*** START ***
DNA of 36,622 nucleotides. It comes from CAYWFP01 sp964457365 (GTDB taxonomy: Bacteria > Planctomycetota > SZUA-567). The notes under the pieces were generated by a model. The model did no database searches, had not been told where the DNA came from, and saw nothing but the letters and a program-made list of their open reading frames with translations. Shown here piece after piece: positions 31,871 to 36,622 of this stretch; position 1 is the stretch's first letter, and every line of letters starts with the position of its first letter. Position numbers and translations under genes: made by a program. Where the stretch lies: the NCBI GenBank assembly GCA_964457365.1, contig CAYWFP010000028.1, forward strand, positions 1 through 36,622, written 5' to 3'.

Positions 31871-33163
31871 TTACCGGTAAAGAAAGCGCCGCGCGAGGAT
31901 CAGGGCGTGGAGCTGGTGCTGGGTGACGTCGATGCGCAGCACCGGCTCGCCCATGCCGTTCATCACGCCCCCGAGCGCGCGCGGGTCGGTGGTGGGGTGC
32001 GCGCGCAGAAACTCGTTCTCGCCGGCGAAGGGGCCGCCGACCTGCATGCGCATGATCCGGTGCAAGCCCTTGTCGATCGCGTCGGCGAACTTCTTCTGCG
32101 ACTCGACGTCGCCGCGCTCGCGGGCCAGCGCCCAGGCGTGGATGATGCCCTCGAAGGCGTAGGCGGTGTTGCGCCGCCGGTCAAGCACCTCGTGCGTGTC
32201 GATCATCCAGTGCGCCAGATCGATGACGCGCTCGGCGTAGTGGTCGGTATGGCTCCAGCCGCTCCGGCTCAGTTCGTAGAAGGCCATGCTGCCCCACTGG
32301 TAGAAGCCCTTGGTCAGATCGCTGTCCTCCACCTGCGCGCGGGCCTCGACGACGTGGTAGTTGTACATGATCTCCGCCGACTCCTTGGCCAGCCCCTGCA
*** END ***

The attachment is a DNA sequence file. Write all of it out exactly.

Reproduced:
DNA of 36,622 nucleotides. It comes from CAYWFP01 sp964457365 (GTDB taxonomy: Bacteria > Planctomycetota > SZUA-567). The notes under the pieces were generated by a model. The model did no database searches, had not been told where the DNA came from, and saw nothing but the letters and a program-made list of their open reading frames with translations. Shown here piece after piece: positions 31,871 to 36,622 of this stretch; position 1 is the stretch's first letter, and every line of letters starts with the position of its first letter. Position numbers and translations under genes: made by a program. Where the stretch lies: the NCBI GenBank assembly GCA_964457365.1, contig CAYWFP010000028.1, forward strand, positions 1 through 36,622, written 5' to 3'.

Positions 31871-33163
31871 TTACCGGTAAAGAAAGCGCCGCGCGAGGAT
31901 CAGGGCGTGGAGCTGGTGCTGGGTGACGTCGATGCGCAGCACCGGCTCGCCCATGCCGTTCATCACGCCCCCGAGCGCGCGCGGGTCGGTGGTGGGGTGC
32001 GCGCGCAGAAACTCGTTCTCGCCGGCGAAGGGGCCGCCGACCTGCATGCGCATGATCCGGTGCAAGCCCTTGTCGATCGCGTCGGCGAACTTCTTCTGCG
32101 ACTCGACGTCGCCGCGCTCGCGGGCCAGCGCCCAGGCGTGGATGATGCCCTCGAAGGCGTAGGCGGTGTTGCGCCGCCGGTCAAGCACCTCGTGCGTGTC
32201 GATCATCCAGTGCGCCAGATCGATGACGCGCTCGGCGTAGTGGTCGGTATGGCTCCAGCCGCTCCGGCTCAGTTCGTAGAAGGCCATGCTGCCCCACTGG
32301 TAGAAGCCCTTGGTCAGATCGCTGTCCTCCACCTGCGCGCGGGCCTCGACGACGTGGTAGTTGTACATGATCTCCGCCGACTCCTTGGCCAGCCCCTGCA